Powell Political Advertising Agency Houses Arsenal Of On-Air Weapons


UPDATED: Monday November 5, 2012 11:41 PM

From outside, it is a historic 1800s tavern, once used as a stagecoach stop.

Inside through, The Strategy Group houses some of the most high-tech weapons used political battles – non-linear video editing systems, a media composer, an audio suite.

All of the weapons are designed to get conservative candidates elected.

Rex Elass founded The Strategy Group in 1994. The company writes, produces and creates the political commercials that have been running on televisions across the country for months.

“While we focus on the art and the political message, ultimately, it’s about the people we serve,” Elass said.

The “people” he refers to are the candidates in Ohio and around the country.

The Strategy Group can produce a TV ad in the same time it takes for the presidential candidates to debate.

While many of the ads are positive, others have a negative twist.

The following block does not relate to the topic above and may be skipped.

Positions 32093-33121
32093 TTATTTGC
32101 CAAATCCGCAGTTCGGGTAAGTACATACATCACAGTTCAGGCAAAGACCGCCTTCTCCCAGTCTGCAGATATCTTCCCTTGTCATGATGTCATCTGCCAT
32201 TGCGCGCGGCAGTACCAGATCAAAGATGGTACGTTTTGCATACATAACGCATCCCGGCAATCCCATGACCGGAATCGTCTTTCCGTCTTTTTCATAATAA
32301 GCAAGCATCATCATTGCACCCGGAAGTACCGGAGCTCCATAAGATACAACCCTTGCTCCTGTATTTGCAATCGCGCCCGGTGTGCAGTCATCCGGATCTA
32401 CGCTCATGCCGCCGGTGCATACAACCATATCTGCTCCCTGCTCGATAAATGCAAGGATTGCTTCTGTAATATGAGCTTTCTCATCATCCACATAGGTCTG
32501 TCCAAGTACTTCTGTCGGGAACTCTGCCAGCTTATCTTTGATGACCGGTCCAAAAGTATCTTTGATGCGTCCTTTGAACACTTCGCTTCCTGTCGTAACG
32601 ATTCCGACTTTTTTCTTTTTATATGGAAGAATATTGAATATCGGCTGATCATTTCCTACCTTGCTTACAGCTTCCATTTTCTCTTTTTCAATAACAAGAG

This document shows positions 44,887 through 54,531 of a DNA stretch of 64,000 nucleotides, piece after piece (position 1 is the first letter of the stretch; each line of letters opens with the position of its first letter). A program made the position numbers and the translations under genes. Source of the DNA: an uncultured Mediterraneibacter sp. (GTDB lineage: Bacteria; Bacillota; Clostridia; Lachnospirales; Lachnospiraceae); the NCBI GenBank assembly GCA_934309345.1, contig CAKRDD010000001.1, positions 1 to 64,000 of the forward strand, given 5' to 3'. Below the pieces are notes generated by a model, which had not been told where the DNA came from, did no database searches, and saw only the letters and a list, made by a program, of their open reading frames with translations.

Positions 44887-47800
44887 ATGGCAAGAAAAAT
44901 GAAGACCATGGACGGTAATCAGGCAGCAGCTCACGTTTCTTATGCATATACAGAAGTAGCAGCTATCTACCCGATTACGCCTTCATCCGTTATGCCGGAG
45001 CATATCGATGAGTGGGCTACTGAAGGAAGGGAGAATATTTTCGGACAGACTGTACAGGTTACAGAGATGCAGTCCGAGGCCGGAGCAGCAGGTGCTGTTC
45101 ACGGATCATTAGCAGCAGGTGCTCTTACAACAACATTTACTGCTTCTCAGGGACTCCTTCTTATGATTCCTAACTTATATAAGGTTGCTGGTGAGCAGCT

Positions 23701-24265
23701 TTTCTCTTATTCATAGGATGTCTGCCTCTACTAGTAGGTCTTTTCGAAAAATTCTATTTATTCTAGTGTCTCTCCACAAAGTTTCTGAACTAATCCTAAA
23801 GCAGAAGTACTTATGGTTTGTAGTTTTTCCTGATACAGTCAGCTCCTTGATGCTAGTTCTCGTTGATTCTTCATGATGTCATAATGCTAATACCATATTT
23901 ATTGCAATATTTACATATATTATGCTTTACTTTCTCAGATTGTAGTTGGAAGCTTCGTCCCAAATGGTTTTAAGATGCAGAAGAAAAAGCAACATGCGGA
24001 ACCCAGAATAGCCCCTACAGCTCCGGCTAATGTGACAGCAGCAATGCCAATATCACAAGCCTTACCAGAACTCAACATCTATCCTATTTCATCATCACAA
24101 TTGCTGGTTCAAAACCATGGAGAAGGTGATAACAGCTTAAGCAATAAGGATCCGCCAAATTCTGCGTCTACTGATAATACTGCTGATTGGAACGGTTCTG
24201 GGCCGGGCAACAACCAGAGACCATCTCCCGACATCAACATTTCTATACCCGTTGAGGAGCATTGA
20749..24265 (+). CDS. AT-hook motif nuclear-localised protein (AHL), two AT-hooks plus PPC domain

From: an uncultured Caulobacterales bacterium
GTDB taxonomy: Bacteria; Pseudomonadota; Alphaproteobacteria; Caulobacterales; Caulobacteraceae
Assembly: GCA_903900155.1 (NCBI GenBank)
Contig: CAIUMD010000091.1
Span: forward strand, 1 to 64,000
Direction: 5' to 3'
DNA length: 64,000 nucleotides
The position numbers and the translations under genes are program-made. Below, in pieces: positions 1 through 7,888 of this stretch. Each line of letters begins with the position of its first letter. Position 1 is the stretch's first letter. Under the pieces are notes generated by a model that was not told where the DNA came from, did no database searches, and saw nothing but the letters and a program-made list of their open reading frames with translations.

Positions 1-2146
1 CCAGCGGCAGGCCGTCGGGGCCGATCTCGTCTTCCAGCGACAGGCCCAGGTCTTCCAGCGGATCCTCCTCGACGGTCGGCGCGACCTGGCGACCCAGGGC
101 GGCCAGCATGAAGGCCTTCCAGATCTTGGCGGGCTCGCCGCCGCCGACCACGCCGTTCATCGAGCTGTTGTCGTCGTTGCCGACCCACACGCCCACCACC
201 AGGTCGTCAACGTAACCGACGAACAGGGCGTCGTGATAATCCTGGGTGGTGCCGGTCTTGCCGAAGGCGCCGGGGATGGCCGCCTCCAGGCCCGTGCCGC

“When someone attacks you, it’s certainly my instinct to defend their honor and their reputation and not allow people to slander you,” Elass said.

One of the Strategy Group’s clients made big news this summer after a comment about women and rape.

U.S. Rep. Todd Akin, a Missouri Republican, was quoted saying “If it’s a legitimate rape, the female body has ways to shut that whole thing down.”

There were immediate calls, from both Democrats and Republicans, for Akin, a Senate hopeful, to drop out of the race.

Elass said that he convinced the congressman to continue on.

“We stand with him. There were people who pressured us to quit. Todd is someone we’ve served for 14 years,” Elass said.

The result of Akin’s comments was a new advertisement produced by the Strategy Group.

“Rape is an evil act. I used the wrong words in the wrong way, and for that, I apologize,” Akin said in a response advertisement.

Akin and his opponent, Democratic Sen. Claire McCaskill, are now in a virtual tie in the polls.

Throughout the years, political ads have changed.

In 1956, a carton highlighted the Eisenhower campaign. In the 1960s, a jingle helped John F. Kennedy.

But negative ads certainly are not new.

“Often times, when people think of political ads, they think of the contrast things that they see, but I thinkt he best ad tells the biographical story,” Elass said.

Elass said that negative ads to work, though, by drawing attention to the candidates and flooding the airwaves.

No one expects there to be fewer negative ads in years to come.

As Tuesday’s election comes, the Strategy Group looks ahead to 2014.  Gov. John Kasich, expected to seek reelection, is just one of their clients.

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